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GOP Senate chairman readies first congressional subpoena for Biden-Burisma probe
Senate Homeland Security Chairman Ron Johnson (STR/NurPhoto via Getty Images)

GOP Senate chairman readies first congressional subpoena for Biden-Burisma probe

It begins.

Senate Homeland Security Committee Chairman Ron Johnson (R-Wis.) is gearing up to issue the panel's first subpoena in its efforts to investigate corruption questions surrounding Burisma, the Ukrainian energy company that formerly employed Hunter Biden as a board member.

In a letter to his colleagues Sunday, Johnson said he planned to hold a committee meeting to issue a subpoena to Andrii Telizhenko, a former Ukrainian diplomat who also used to work for the public firm, Blue Star Strategies, as a consultant. Johnson noted that committee ranking member Gary Peters (D-Mich.) disapproved of issuing the subpoena.

"Blue Star, a U.S.-based government and public affairs firm founded by Karen Tramontano (former deputy chief of staff to President Clinton) and Sally Painter (a former senior adviser for the Clinton administration), was a U.S. representative for a Ukrainian gas company, Burisma Holdings," the letter explained. "As part of the Committee's ongoing investigation, it has received U.S. government records indicating that Blue Star sought to leverage Hunter Biden's role as a board member of Burisma to gain access to, and potentially influence matters at, the State Department."

Blaze Media obtained a copy of the letter, which was first reported by CBS on Monday.

In November, Johnson — along with GOP Senate Finance Chairman Chuck Grassley (Iowa) — sent a letter to the State Department requesting records in an effort to "better understand what actions, if any, the Obama administration took to ensure that policy decisions relating to Ukraine and Burisma were not improperly influenced by the employment and financial interests of family members." That letter pointed to a news report that Tramontano tried to set up a meeting with an Obama State Department official in March 2016.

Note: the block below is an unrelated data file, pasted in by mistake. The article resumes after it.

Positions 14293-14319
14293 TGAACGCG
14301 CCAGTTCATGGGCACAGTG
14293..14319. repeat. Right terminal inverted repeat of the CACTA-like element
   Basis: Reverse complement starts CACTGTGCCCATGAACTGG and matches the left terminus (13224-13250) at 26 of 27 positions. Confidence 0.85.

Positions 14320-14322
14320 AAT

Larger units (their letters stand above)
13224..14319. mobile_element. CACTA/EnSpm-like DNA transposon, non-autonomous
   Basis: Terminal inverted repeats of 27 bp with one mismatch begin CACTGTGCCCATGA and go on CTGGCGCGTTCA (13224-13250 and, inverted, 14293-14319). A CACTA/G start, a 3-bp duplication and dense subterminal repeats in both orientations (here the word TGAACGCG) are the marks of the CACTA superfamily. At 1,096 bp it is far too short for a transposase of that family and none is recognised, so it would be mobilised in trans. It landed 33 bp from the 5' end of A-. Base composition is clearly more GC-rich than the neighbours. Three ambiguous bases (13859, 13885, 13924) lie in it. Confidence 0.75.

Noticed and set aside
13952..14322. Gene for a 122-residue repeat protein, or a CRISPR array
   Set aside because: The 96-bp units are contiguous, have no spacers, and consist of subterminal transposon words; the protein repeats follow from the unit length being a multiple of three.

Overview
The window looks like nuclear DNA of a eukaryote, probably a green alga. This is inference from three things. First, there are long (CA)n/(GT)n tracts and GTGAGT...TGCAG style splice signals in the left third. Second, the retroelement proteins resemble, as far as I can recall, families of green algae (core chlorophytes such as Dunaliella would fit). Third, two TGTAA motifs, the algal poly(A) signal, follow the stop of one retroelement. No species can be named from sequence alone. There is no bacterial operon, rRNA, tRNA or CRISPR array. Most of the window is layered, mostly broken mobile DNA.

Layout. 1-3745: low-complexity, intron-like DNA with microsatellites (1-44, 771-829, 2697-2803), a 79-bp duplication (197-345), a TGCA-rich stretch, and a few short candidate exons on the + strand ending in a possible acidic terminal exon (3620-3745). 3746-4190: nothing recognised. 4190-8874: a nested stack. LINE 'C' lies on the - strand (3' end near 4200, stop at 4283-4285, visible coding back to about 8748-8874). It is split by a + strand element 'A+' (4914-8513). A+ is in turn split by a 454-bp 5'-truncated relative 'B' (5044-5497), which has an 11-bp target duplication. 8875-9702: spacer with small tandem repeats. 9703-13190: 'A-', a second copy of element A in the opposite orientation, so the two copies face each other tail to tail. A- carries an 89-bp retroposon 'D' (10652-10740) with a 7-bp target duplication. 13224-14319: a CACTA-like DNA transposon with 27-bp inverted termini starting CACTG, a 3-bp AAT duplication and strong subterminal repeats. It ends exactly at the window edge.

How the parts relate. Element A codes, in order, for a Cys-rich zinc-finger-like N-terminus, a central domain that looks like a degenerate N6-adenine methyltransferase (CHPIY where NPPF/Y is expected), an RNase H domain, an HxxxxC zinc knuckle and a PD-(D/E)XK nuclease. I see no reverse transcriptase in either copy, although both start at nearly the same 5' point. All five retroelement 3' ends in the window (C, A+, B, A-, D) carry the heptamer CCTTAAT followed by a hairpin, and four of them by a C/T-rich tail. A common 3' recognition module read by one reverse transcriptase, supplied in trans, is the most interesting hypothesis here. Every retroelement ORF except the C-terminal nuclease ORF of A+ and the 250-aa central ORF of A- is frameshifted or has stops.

While the joint November letter says it was "unclear" if the 2016 meeting ever happened, the senators added that "later that month Tramontano and other members of Burisma's legal team reportedly met with Ukrainian prosecutors."

In his Sunday letter, Johnson said that the committee has received some records from Blue Star and from Telizhenko, but that the supplied information is not enough.

"Although Mr. Telizhenko expressed his willingness to 'cooperate fully' with our investigation, he identified a limited subset of relevant records from his work with Blue Star that are responsive, but subject to a nondisclosure agreement (NDA) in his employment contract," Johnson's letter said. "In other words, he cannot provide this responsive information unless he is compelled to do so by subpoena."

Johnson also told his colleagues that Blue Star has not provided the relevant information and has told the committee "that they will not be producing any more documents," despite being informed that the committee considers their response incomplete.

"In fact, although the Committee asked Blue Star twice to identify its employees and contractors who worked on the Burisma matter, it never identified Mr. Telizhenko," the letter continued. "Because Mr. Telizhenko's records and information would be responsive to the Committee's requests, and Blue Star has refused to produce them, a subpoena to Mr. Telizhenko for these records is appropriate at this time."

It isn't clear precisely what kind of work Telizhenko did for Blue Star or what he would have known about the company's efforts on behalf of Burisma. However, his name has also come up in other Ukraine-related stories. He helped President Trump's personal lawyer Rudy Giuliani with efforts to look into the Bidens and Burisma; he also told Politico in 2017 that — while working at the Ukrianian Embassy during the 2016 campaign — he was instructed to assist then-DNC contractor Alexandra Chalupa with efforts to dig up dirt on the Trump campaign.

In order to issue the subpoena, Johnson would need the support of a simple majority from the Republican-controlled committee. He is one of a trio of Senate committee chairman who have been looking into questions surrounding Hunter Biden's Ukrainian Business dealings since last year. The other two include Grassley and Senate Judiciary Chairman Lindsey Graham (R-S.C.).

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